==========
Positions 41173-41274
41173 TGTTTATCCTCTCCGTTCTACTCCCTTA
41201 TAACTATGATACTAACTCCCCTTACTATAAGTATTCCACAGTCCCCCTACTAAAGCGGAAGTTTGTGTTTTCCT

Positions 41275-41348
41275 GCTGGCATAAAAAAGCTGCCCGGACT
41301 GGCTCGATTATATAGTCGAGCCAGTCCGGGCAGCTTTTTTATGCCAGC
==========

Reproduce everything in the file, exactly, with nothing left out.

Positions 41173-41274
41173 TGTTTATCCTCTCCGTTCTACTCCCTTA
41201 TAACTATGATACTAACTCCCCTTACTATAAGTATTCCACAGTCCCCCTACTAAAGCGGAAGTTTGTGTTTTCCT

Positions 41275-41348
41275 GCTGGCATAAAAAAGCTGCCCGGACT
41301 GGCTCGATTATATAGTCGAGCCAGTCCGGGCAGCTTTTTTATGCCAGC